Award-winning journo tossed from Michelle Obama conference, fiasco turns into online ‘screaming match’

A social media firestorm erupted after a Pulitzer Prize-winning journalist with the Washington Post was booted from a conference featuring former first lady Michelle Obama.

The BET Network demanded Robin Givhan leave the “Leading Women Defined” conference in Bal Harbour, Florida for publishing a story on a Q&A session that was reportedly off the record, according to the New York Post’s Page Six.

Image: screenshot/BET

The Washington Post fashion critic, who received the 2006 Pulitzer Prize for Criticism, published her story Wednesday, quoting Obama from the “private gathering of supremely accomplished black women.”

“I couldn’t count on my husband’s campaign to protect me; I had to protect myself,” Obama said in a chat with former presidential adviser Valerie Jarrett. “They were using me like I was a candidate and supporting me like I was a spouse.”

Obama also reportedly spoke about welcoming Donald and Melania Trump to the White House after she had been crying saying her goodbyes to White House staff.

According to Page Six:

When BET brass saw the story, they kicked Givhan out and canceled a panel she was due to moderate.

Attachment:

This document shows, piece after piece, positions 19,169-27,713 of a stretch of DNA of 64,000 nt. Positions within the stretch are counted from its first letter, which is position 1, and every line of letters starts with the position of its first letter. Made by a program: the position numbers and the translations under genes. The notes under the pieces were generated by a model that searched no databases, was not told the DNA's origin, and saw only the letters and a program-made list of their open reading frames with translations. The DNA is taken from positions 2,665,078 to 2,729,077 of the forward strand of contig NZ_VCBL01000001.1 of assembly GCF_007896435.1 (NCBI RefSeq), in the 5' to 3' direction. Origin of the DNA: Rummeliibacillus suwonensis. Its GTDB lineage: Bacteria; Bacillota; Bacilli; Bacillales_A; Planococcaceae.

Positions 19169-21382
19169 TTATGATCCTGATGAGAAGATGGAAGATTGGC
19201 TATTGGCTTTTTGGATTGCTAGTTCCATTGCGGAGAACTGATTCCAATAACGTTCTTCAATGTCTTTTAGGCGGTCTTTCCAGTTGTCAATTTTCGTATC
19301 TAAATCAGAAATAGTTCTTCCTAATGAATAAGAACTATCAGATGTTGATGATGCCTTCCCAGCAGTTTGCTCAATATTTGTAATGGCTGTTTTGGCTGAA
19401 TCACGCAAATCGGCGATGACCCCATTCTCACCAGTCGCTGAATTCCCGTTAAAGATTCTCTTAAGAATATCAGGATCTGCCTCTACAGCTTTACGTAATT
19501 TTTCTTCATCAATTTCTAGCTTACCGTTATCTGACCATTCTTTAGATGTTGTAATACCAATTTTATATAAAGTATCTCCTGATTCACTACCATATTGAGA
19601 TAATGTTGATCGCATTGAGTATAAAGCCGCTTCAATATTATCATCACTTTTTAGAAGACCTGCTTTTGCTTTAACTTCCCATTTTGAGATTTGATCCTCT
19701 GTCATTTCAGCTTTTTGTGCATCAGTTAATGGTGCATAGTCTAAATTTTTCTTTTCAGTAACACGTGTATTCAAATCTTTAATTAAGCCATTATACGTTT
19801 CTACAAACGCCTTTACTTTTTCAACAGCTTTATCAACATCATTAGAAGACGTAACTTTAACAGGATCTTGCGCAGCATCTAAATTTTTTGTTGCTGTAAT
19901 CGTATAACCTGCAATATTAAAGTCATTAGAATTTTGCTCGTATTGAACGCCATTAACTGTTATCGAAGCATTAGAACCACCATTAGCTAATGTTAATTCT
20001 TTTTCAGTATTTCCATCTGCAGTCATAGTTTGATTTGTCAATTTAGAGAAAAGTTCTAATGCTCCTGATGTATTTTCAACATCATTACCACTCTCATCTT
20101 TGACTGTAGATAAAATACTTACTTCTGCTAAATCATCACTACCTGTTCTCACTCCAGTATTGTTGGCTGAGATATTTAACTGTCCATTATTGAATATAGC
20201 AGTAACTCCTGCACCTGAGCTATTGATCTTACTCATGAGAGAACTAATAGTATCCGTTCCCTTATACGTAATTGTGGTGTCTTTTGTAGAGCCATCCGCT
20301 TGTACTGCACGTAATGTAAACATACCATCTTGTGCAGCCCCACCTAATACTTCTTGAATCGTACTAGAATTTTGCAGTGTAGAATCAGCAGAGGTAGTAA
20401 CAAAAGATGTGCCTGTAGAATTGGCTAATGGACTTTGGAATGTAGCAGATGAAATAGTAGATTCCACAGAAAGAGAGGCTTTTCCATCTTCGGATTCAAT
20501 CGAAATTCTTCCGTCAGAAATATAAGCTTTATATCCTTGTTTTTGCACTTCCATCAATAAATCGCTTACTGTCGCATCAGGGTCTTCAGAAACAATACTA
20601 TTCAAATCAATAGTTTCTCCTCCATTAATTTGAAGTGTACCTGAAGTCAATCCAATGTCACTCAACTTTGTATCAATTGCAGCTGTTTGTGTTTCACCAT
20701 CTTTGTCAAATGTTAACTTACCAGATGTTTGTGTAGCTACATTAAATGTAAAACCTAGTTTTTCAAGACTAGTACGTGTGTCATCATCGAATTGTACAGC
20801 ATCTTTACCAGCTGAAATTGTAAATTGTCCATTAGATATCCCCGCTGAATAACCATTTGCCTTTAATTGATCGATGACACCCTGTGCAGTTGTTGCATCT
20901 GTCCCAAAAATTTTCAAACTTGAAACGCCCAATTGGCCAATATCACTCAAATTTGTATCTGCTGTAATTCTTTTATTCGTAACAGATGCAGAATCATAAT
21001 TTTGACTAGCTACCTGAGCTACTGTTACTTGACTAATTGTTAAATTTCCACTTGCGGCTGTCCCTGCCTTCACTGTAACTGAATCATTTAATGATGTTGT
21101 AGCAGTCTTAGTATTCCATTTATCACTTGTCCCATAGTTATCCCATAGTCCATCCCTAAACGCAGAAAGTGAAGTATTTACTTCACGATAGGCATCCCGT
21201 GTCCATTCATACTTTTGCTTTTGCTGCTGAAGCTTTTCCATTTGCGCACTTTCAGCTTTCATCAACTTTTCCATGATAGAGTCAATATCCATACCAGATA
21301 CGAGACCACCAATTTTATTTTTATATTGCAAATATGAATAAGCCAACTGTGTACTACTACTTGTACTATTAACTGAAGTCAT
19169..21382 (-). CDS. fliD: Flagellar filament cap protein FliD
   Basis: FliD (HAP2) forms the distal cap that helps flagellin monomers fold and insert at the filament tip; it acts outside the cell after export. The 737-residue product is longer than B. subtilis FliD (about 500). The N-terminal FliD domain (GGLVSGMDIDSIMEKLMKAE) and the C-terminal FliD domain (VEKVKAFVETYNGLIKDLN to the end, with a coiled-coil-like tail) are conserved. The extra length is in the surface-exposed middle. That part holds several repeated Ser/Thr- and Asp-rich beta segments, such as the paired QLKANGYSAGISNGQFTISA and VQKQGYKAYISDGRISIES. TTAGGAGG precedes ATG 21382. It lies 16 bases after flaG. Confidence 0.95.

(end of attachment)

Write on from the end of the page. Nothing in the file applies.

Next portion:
But while claiming Michelle’s talk was private, BET didn’t play by its own rules: The network posted sections of the interview on its website, while Valerie Jarrett, who conducted the chat, teased on social media that fans should “tune in to BET” to hear all that Obama really said.

The incident spiraled into a social media screaming match, and Givhan was subjected to a barrage of abuse, with one tweeter saying she “violated a sacred trust between women, black women.”

 

Givhan was “invited as a guest (not working press) to moderate a fashion panel,” a BET representative said.

The network had reportedly paid for Givhan’s travel and hotel expenses.

“She was made aware that it was an intimate conversation in a sacred space of sisterhood and fellowship,” the BET representative said.

Givhan unloaded in scathing tweets as the debate raged, critics calling her out and the journalist defending herself.

Givhen wasn’t alone, however, as many others – journalists included – called out the drama-filled

 

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